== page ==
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Anti-social Behaviour Act 2003, s.39(4), (5)

(4) If at the time when subsection (3) comes into force a person has in his possession an air rifle, air gun or air pistol of the kind described in section 5(1)(af) of the Firearms Act 1968 (inserted by subsection (3) above) -

(a) section 5(1) of that Act shall not prevent the person's continued possession of the air rifle, air gun or air pistol,

(b) section 1 of that Act (text) shall apply, and

(c) a chief officer of police may not refuse to grant or renew, and may not revoke or partially revoke, a firearm certificate under Part II of that Act on the ground that the person does not have a good reason for having the air rifle, air gun or air pistol in his possession.

(5) But subsection (4)(a) to (c) shall not apply to possession in the circumstances described in section 8 of that Act (authorised dealing).

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Firearms (Amendment) Act 1997, ss.2-8

2. Slaughtering instruments

The authority of the Secretary of State is not required by virtue of subsection (1)(aba) of section 5 of the 1968 Act -

(a) for a person to have in his possession, or to purchase or acquire, or to sell or transfer, a slaughtering instrument if he is authorised by a firearm certificate to have the instrument in his possession, or to purchase or acquire it;

(b) for a person to have a slaughtering instrument in his possession if he is entitled, under section 10 of the 1968 Act, to have it in his possession without a firearm certificate.

3. Firearms used for humane killing of animals

The authority of the Secretary of State is not required by virtue of subsection (1)(aba) of section 5 of the 1968 Act for a person to have in his possession, or to purchase or acquire, or to sell or transfer, a firearm if he is authorised by a firearm certificate to have the firearm in his possession, or to purchase or acquire it, subject to a condition that it is only for use in connection with the humane killing of animals.

4. Shot pistols used for killing vermin

(1) The authority of the Secretary of State is not required by virtue of subsection (1)(aba) of section 5 of the 1968 Act for a person to have in his possession, or to purchase or acquire, or to sell or transfer, a shot pistol if he is authorised by a firearm certificate to have the shot pistol in his possession, or to purchase or acquire it, subject to a condition that it is only for use in connection with the shooting of vermin.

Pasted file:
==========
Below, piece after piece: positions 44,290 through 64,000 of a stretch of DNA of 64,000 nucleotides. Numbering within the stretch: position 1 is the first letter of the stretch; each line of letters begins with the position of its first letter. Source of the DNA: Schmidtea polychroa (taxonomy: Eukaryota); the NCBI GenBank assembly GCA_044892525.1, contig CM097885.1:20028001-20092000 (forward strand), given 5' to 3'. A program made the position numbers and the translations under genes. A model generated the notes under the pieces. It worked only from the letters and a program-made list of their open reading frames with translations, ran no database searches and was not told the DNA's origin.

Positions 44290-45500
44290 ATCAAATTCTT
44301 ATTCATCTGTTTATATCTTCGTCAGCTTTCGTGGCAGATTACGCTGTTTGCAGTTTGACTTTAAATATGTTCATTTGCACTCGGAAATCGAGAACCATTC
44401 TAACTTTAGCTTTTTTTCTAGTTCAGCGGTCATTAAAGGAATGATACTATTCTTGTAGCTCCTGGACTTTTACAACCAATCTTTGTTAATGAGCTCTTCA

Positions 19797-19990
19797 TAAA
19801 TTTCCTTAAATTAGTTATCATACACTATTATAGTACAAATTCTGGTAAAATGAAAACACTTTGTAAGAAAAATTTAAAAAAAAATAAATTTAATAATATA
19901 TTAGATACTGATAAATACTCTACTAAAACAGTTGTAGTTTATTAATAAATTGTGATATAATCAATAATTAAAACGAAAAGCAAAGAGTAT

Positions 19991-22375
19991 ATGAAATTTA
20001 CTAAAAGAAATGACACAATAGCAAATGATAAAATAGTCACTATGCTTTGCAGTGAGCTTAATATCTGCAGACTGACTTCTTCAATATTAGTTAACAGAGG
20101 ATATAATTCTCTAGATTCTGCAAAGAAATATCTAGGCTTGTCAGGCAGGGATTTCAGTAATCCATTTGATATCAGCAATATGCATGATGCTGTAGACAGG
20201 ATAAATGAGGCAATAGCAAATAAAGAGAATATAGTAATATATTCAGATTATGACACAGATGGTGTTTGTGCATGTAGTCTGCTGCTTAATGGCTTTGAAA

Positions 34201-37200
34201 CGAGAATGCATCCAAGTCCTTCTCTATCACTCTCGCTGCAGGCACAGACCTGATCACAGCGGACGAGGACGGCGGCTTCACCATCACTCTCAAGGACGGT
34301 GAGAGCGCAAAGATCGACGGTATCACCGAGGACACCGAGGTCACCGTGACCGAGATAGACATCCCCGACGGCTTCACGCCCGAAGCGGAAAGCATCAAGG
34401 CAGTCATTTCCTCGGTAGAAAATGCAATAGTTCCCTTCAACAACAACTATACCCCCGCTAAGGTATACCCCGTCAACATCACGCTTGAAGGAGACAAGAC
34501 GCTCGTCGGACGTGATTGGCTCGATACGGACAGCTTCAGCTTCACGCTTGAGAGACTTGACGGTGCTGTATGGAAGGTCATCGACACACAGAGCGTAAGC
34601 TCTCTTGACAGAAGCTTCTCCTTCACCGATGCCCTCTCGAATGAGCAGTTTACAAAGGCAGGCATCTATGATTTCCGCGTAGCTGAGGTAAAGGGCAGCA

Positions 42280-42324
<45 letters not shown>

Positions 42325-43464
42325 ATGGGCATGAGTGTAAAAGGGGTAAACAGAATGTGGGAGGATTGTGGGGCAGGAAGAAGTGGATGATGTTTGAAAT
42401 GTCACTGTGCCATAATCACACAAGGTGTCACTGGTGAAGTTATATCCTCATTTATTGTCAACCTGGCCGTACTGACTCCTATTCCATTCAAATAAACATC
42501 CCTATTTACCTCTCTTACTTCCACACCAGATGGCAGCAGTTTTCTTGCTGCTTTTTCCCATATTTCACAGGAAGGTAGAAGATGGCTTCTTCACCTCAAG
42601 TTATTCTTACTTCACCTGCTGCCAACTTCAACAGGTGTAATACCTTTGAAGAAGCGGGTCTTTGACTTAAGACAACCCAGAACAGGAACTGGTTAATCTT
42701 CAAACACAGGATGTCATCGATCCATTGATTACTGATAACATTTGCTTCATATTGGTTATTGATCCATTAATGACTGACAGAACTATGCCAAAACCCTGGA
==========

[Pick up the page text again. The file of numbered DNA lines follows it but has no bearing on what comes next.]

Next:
(2) For the purposes of this section, "shot pistol" means a smooth-bored gun which is chambered for .410 cartridges or 9mm rim-fire cartridges.

5. Races at athletic meetings

The authority of the Secretary of State is not required by virtue of subsection (1)(aba) of section 5 of the 1968 Act -

(a) for a person to have a firearm in his possession at an athletic meeting for the purpose of starting races at that meeting; or

(b) for a person to have in his possession, or to purchase or acquire, or to sell or transfer, a firearm if he is authorised by a firearm certificate to have the firearm in his possession, or to purchase or acquire it, subject to a condition that it is only for use in connection with starting races at athletic meetings.

6. Trophies of war

The authority of the Secretary of State is not required by virtue of subsection (1)(aba) of section 5 of the 1968 Act for a person to have in his possession a firearm which was acquired as a trophy of war before 1st January 1946 if he is authorised by a firearm certificate to have it in his possession.

7. Firearms of historic interest

(1) The authority of the Secretary of State is not required by virtue of subsection (1)(aba) of section 5 of the 1968 Act for a person to have in his possession, or to purchase or acquire, or to sell or transfer, a firearm which -

(a) was manufactured before 1st January 1919; and

(b) is of a description specified under subsection (2) below,

if he is authorised by a firearm certificate to have the firearm in his possession, or to purchase or acquire it, subject to a condition that he does so only for the purpose of its being kept or exhibited as part of a collection.

(2) The Secretary of State may by order made by statutory instrument specify a description of firearm for the purposes of subsection (1) above if it appears to him that -

(a) firearms of that description were manufactured before 1st January 1919; and

(b) ammunition for firearms of that type is not readily available.

(3) The authority of the Secretary of State is not required by virtue of subsection (1)(aba) of section 5 of the 1968 Act for a person to have in his possession, or to purchase or acquire, or to sell or transfer, a firearm which -

(a) is of particular rarity, aesthetic quality or technical interest, or

(b) is of historical importance,

if he is authorised by a firearm certificate to have the firearm in his possession subject to a condition requiring it to be kept and used only at a place designated for the purposes of this subsection by the Secretary of State.

(4) This section has effect without prejudice to section 58(2) of the 1968 Act (antique firearms).

The Firearms (Amendment) Act 1997 (Firearms of Historic Interest) Order 1997 (S.I. 1997 No. 1537) has been made under section 7(2).